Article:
Pork Allergy Test
Latin name: Sus spp.
Source material: Raw meat
Pork is a food which may result in allergy symptoms in sensitised individuals.
Pork Allergy Test: Allergen Exposure
Pork refers to the meat obtained from the domesticated pig, which has been raised by humans for food since at least 5,000 BC. Pork is the most commonly consumed meat worldwide, with the largest consumers being China, the EU, the United States, Russia and Brazil.
Pork may be cooked from fresh meat or cured over time, either by smoking, salting or other methods. Cured meat products include ham, sausage/salami, pates, terrines and bacon.
The majority of traditional European sausages are made with pork including the Spanish chorizo, Italian salamis, French saucisses and English Cumberland or Lincolnshire sausages. Ham and bacon are made by salt curing fresh cuts of pork and brining, or by smoking.
Bacon is used both on its own, either fried or grilled, or as a cooking ingredient to add flavour and fat to a dish. Back bacon is an important constituent of the English and Irish cooked breakfast. It may also be used to bard (cover, baste and protect) roast meat or poultry.
In Italy, uncooked bacon, or pancetta, is served thinly sliced as part of a traditional antipasto. Similarly in Spain, cured leg of pork, or jamon iberico, is a delicacy served before meals.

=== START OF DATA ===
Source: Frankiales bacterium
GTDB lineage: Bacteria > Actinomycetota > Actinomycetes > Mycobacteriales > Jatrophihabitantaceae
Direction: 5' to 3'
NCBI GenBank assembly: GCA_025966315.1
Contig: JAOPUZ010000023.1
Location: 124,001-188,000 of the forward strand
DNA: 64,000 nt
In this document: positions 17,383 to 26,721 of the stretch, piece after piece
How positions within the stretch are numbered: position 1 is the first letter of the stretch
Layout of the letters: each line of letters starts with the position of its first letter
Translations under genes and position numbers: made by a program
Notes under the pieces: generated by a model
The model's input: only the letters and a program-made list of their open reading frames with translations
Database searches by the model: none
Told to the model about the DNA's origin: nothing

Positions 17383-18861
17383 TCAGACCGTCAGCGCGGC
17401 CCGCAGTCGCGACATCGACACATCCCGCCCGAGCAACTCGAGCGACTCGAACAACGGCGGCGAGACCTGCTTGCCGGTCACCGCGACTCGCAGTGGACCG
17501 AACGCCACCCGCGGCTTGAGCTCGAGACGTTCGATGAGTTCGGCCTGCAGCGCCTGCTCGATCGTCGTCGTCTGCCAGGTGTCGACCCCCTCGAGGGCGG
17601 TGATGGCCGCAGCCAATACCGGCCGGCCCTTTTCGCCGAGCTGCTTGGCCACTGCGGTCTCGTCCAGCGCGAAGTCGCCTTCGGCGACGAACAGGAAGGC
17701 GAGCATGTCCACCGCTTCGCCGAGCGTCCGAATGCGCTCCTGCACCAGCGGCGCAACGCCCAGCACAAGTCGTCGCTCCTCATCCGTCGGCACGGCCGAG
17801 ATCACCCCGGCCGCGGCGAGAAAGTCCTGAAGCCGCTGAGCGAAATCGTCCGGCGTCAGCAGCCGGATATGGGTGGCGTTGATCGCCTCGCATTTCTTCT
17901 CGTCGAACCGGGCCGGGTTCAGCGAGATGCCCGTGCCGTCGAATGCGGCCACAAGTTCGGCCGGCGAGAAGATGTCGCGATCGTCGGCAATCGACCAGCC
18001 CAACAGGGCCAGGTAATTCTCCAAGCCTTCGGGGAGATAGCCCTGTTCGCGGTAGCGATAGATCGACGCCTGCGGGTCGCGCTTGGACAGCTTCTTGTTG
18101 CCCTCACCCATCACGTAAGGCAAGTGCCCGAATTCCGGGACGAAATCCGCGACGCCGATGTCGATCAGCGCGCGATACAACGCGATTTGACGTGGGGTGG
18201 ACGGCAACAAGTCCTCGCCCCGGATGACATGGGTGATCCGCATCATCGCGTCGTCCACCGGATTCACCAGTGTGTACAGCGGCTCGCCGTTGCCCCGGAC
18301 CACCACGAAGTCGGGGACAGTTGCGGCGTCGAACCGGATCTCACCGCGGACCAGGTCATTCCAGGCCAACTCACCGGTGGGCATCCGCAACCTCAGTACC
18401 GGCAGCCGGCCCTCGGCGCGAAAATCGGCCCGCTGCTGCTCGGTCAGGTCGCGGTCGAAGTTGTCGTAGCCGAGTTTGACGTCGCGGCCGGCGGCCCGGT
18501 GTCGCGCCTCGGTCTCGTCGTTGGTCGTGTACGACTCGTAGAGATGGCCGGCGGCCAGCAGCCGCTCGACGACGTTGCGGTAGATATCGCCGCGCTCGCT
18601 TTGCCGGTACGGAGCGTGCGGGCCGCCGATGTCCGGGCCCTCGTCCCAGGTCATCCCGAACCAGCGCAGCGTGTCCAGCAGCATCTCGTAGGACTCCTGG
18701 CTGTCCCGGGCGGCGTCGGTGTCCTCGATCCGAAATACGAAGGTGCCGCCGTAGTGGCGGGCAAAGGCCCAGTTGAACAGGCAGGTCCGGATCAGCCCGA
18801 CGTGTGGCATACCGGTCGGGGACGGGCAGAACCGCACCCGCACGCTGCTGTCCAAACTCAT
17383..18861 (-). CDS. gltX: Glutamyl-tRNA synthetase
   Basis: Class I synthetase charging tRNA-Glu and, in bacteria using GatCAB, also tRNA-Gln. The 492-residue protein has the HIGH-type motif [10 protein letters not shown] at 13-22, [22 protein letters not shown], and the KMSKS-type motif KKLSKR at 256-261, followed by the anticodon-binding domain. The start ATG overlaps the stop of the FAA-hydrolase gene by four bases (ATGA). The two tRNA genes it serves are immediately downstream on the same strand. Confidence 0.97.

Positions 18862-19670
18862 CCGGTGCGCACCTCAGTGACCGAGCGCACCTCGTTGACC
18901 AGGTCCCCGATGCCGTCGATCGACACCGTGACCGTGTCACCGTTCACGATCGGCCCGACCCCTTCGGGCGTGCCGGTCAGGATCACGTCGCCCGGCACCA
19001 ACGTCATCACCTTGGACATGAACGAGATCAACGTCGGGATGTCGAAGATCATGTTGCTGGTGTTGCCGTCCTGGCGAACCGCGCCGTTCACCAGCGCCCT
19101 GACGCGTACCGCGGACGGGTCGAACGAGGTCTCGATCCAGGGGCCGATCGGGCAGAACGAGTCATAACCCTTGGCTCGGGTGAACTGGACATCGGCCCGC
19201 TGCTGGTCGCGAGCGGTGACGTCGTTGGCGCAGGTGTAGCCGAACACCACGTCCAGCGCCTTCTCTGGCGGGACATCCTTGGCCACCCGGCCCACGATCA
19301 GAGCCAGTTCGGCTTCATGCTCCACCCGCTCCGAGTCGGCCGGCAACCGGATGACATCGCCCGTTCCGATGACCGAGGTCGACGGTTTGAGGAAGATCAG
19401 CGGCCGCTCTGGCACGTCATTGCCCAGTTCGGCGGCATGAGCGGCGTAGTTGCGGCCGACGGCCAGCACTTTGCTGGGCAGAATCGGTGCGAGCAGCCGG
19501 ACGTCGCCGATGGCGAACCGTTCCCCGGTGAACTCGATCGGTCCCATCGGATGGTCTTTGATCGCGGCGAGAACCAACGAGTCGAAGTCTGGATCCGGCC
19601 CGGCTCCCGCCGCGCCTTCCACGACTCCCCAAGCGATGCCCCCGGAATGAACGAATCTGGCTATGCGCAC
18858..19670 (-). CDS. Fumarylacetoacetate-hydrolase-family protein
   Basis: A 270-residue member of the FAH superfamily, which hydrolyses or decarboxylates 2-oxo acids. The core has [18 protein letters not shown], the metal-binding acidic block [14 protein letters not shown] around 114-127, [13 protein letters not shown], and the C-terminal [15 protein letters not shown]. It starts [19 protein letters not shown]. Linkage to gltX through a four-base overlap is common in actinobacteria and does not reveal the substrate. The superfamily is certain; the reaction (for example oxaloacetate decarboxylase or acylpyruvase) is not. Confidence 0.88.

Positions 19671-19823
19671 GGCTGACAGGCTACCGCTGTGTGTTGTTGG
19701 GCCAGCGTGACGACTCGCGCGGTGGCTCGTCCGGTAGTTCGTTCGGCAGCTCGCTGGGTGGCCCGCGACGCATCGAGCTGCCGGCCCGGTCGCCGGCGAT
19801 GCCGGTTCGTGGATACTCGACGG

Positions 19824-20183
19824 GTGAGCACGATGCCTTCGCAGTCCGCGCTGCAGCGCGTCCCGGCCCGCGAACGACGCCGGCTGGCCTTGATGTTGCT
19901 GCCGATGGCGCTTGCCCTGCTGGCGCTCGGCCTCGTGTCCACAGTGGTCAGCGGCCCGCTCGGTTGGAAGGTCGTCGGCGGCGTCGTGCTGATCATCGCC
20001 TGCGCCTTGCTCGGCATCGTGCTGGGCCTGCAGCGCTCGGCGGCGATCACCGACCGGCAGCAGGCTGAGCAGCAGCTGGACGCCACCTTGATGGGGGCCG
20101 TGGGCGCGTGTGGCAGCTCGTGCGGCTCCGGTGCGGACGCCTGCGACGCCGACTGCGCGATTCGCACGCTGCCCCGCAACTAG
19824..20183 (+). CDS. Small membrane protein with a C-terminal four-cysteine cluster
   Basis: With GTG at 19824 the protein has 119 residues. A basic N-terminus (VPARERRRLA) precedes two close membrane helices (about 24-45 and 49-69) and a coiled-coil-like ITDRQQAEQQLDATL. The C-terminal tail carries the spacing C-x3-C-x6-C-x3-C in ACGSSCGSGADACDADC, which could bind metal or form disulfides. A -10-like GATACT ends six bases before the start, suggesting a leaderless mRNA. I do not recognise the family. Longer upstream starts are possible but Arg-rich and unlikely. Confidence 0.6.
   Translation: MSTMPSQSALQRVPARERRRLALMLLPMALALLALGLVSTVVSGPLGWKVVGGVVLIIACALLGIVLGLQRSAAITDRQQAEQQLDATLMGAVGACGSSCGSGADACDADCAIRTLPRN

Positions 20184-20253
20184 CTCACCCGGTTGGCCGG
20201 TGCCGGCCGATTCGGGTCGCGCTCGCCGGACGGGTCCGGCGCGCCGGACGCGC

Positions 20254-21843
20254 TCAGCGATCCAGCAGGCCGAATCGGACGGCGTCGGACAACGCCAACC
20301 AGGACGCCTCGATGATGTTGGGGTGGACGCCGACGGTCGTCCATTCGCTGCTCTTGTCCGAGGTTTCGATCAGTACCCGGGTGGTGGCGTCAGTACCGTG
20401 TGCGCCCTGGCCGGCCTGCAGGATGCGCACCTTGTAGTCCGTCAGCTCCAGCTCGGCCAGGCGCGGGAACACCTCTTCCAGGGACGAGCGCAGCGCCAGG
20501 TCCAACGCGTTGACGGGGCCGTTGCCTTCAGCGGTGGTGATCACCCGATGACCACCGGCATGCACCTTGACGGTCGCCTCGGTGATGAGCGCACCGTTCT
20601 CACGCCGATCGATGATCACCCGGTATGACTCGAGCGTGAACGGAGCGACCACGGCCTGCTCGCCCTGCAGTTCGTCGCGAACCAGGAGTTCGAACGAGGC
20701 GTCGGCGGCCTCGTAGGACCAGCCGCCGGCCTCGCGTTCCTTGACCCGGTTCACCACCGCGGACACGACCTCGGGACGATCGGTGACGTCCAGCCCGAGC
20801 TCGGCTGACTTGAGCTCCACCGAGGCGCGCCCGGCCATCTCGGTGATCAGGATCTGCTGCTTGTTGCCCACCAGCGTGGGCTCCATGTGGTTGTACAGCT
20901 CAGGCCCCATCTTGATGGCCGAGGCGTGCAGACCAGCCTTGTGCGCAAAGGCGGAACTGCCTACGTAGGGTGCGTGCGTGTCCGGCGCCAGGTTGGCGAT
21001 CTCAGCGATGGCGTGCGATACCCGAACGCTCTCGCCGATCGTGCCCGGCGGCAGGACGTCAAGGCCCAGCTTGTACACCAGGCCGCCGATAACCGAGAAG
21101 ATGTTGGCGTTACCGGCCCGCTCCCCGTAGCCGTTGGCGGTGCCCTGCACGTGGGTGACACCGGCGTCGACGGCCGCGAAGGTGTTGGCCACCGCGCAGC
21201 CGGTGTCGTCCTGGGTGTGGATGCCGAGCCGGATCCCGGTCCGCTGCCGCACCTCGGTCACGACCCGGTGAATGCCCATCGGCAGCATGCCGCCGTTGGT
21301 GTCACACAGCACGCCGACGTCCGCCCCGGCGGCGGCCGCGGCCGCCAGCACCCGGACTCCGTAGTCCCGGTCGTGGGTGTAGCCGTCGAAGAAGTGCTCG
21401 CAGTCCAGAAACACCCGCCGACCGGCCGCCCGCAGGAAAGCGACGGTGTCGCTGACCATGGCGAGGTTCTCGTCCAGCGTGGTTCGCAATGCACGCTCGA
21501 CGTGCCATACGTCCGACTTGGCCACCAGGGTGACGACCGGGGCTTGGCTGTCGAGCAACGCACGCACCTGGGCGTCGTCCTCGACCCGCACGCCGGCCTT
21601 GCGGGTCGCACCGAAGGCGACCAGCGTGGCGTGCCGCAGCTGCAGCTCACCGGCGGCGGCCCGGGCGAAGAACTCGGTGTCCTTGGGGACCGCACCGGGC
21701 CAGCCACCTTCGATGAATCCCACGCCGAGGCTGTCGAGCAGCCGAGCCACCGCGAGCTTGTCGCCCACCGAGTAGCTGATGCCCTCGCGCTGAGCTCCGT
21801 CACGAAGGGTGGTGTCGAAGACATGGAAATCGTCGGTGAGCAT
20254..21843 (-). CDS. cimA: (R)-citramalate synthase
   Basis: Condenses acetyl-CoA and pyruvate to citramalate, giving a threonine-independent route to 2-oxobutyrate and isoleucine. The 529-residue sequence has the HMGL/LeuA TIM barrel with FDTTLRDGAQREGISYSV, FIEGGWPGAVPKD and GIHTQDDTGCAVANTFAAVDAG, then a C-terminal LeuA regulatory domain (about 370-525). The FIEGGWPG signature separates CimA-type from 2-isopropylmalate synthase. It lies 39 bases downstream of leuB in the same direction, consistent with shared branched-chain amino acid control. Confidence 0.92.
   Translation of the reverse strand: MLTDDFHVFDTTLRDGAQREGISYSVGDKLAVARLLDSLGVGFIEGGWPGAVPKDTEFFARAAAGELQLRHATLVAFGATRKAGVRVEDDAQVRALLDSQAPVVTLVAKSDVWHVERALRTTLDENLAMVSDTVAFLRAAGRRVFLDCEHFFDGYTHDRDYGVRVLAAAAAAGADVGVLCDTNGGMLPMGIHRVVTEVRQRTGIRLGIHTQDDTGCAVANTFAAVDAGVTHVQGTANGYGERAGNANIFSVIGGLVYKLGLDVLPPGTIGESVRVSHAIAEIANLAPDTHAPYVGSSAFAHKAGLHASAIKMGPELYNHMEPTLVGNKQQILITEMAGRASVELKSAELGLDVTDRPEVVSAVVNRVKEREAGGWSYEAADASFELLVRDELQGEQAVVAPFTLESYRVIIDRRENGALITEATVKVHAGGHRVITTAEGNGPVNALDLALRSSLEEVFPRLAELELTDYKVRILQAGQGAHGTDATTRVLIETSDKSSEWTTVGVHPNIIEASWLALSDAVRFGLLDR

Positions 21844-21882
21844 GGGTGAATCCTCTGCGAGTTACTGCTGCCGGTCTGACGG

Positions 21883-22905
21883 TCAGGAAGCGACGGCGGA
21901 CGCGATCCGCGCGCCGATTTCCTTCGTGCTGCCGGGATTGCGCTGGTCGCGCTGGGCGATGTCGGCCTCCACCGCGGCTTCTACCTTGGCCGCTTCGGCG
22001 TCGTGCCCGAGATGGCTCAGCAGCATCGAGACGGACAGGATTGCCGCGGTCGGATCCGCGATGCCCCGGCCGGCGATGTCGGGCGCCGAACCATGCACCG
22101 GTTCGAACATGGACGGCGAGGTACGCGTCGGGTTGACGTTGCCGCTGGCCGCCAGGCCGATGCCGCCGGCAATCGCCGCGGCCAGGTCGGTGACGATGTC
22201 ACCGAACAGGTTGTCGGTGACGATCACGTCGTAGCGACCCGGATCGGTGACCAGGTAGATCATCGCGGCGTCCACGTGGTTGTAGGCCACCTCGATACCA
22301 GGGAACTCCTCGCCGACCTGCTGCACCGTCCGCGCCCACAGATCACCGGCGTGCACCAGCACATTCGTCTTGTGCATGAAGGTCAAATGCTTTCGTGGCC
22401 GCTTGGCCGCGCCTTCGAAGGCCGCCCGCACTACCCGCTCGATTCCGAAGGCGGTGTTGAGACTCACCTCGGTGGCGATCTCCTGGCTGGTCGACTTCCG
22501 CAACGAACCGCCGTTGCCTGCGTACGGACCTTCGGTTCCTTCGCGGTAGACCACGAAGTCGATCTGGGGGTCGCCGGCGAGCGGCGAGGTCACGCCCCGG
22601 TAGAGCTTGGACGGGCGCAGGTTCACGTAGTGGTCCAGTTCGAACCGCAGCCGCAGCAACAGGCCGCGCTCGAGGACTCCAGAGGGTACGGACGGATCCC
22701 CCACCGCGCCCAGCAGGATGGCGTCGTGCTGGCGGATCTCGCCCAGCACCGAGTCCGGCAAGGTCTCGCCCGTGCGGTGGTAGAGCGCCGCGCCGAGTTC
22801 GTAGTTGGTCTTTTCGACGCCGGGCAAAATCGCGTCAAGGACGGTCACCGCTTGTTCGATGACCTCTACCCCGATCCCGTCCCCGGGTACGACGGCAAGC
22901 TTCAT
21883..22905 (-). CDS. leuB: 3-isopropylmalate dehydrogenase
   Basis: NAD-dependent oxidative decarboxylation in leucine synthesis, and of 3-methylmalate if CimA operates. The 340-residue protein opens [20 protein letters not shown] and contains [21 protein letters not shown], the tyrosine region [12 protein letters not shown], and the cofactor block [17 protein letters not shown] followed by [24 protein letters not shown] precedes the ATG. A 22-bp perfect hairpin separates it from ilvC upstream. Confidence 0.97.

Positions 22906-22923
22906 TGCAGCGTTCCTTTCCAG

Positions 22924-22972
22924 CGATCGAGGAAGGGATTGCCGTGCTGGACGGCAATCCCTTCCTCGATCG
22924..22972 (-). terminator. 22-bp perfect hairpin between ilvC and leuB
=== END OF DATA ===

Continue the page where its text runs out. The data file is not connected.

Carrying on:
Canned meats, for example the well known brand Spam, can be produced from chopped pork shoulder meat and ham.
As pork and pork fat are a common constituent in many processed meat products, it may be considered a hidden allergen.
Pork Allergy Test: Allergen Description
No specific allergens present in pork have been fully characterised to date, although a number of proteins have been identified including a serum albumin which is thought to be cross reactive with cat serum albumin.
Pork Allergy Test: Potential Cross-Reactivity
Studies on pork-meat allergy has revealed a high frequency of concomitant allergy to cat epithelium, presumably caused by the similar structures of pork serum albumin and cat serum albumin.
The high degree of structural similarity between albumins of different animals suggest that patients sensitized by one species are likely to react to several meats and epithelia. It should be noted, though, that exceptions occur.
Pork Allergy Test: Clinical Experience
Studies on allergic patients show that prevalence figures for pork allergy range between 1.5% and 20%.
In a study of asthmatic patients, 20% (children) and 8.6% (adults) were found to have allergy to pork.
A case of oral allergy syndrome caused by pork has been reported. Occupational dermatitis after contact with pork meat has also been reported.
Allergy to red meat is nevertheless rare in adults and the general understanding is that reactions to food are not delayed beyond one hour.
Research has revealed a previously not recognized clinical syndrome where skin
symptoms, but most importantly anaphylaxis, occur several hours after the ingestion of red
meat, although most cases occur after eating beef, pork or lamb. Sensitization is strongly associated with a history of tick bites.
Pork is known to carry diseases such as pork tapeworm, trichinosis and pigbel, therefore uncooked or undercooked pork can be dangerous to consume, although raw pork is sometimes eaten in parts of Europe.